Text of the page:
Quite regularly we have guest bloggers, we invite experts to give some advice to our readers and we are very fortunate to have Lucy from Sleep Matters writing for us this month. In her blogpost she has outlined 7 of the more common mistakes that parents make in relation to naps and how those mistakes may impact sleep routines for little ones at night. Some invaluable reading here folks…
Naps are challenging to say the least. Day time sleep is quite different to night time sleep and although not the same, they are related and have a big impact on each other. Achieving adequate day time sleep can make all the difference to a restful sleep over-night and can help parents avoid unnecessary melt downs from a cumulatively over tired child, who finds it difficult to process the challenges of the day. Be aware that young children typically require day time sleep until age 3 or beyond. I’ve detailed below 7 common nap mistakes that parents make:
- An inappropriate day time schedule. Commonly, I find that parents do not completely recognise the importance of day time sleep and how much respect it requires. Parents use words like “always been a bad napper”, “doesn’t need much day time sleep”, “fights sleep” to describe their child. Typically, parent’s of a child who doesn’t sleep well during the day time is on an incorrect day time schedule for his/her body. Due to the nature of the internal body clock the young body needs to be reset, by waking up around the same time, eating at the around the same time and sleeping at around the same time every Historically poor day time sleepers are on an inconsistent day time schedule, waking too late, nap timing being outside of their sleep rhythms or sometimes on a consistent schedule, but one that is not in sync with the natural body clock. Become informed, find out how much day time sleep your child may require based on their age group and ensure that you have a regular wake up time every day, even on weekends. I find 7.30am is a great anchor for regulating the body clock.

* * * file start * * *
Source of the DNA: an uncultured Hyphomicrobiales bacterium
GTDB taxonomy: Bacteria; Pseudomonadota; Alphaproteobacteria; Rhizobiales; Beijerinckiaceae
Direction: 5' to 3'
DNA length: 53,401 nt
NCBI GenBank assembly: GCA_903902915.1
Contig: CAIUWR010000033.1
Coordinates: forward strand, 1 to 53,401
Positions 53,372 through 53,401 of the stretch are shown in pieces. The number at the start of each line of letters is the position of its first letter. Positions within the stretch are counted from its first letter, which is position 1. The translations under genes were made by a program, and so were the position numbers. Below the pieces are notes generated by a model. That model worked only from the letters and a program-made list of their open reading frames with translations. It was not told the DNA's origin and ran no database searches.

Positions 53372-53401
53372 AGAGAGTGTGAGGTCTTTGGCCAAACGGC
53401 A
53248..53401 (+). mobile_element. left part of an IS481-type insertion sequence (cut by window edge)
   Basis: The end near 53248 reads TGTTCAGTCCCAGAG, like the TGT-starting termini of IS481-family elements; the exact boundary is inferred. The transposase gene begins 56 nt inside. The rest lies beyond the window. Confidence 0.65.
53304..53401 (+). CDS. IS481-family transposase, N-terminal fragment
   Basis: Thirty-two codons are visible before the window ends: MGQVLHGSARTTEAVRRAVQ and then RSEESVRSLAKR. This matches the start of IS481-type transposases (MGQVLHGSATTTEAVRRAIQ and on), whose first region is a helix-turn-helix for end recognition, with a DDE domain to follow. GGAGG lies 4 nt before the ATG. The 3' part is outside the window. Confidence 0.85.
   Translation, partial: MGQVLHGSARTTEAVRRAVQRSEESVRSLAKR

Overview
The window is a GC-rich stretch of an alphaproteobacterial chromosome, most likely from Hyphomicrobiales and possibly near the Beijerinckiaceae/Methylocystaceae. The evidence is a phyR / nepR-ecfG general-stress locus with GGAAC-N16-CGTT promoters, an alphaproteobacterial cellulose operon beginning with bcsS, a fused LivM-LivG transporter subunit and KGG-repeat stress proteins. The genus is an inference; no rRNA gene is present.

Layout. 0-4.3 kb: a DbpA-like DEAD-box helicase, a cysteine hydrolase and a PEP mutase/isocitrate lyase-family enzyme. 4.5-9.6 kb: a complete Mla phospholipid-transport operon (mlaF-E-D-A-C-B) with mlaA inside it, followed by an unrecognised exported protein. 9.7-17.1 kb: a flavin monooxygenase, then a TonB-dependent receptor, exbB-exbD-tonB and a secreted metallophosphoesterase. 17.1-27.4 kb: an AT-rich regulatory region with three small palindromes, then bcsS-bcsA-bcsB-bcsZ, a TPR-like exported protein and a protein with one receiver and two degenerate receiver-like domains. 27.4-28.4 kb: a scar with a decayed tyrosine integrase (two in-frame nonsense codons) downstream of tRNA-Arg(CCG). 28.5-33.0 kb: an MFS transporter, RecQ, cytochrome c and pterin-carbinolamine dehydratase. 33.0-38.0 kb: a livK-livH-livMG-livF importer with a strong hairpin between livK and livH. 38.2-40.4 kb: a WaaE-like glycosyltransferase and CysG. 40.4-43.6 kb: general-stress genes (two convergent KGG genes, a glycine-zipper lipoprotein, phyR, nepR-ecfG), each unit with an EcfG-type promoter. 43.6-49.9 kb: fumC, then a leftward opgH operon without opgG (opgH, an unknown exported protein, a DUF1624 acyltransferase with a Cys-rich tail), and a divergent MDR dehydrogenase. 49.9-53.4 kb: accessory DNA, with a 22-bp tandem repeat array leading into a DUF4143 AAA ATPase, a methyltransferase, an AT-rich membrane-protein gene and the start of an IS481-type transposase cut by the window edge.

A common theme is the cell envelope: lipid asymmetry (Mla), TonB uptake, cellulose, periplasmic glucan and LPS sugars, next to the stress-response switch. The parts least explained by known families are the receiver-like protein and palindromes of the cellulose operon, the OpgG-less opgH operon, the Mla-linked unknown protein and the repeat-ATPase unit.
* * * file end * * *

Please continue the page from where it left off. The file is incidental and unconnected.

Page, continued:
- An inadequate sleep environment. Can often be a contributing factor of poor day time sleep. The architecture of sleep can be fragile and quality of sleep is super important. Quality of sleep is defined by sleep that happens at the right time for the body as explained above, but also quality is defined by the right This would mean in a sleep friendly environment, cot/bed; adequately dark-black out blinds are great for this and also within a space where there is not too much noise and/or distractions. Remember that your child’s sleep is not dissimilar to your sleep, so consider whether you yourself could rest well in the environment that you have provided.
- Absence of a pre nap wind down ritual. Failing to give your child enough time to start to relax before the allocated sleep time can mean your child may fail to sleep. Before each sleep that your child takes, I would recommend an abbreviated version of the bedtime routine, carried out in the sleep environment; in dim lights, similar to bedtime. This can really help to bridge the gap between the activity of the day time activities and time for sleep and in turn help your child to know what is happening and what you expect of him/her at this time..which is to sleep…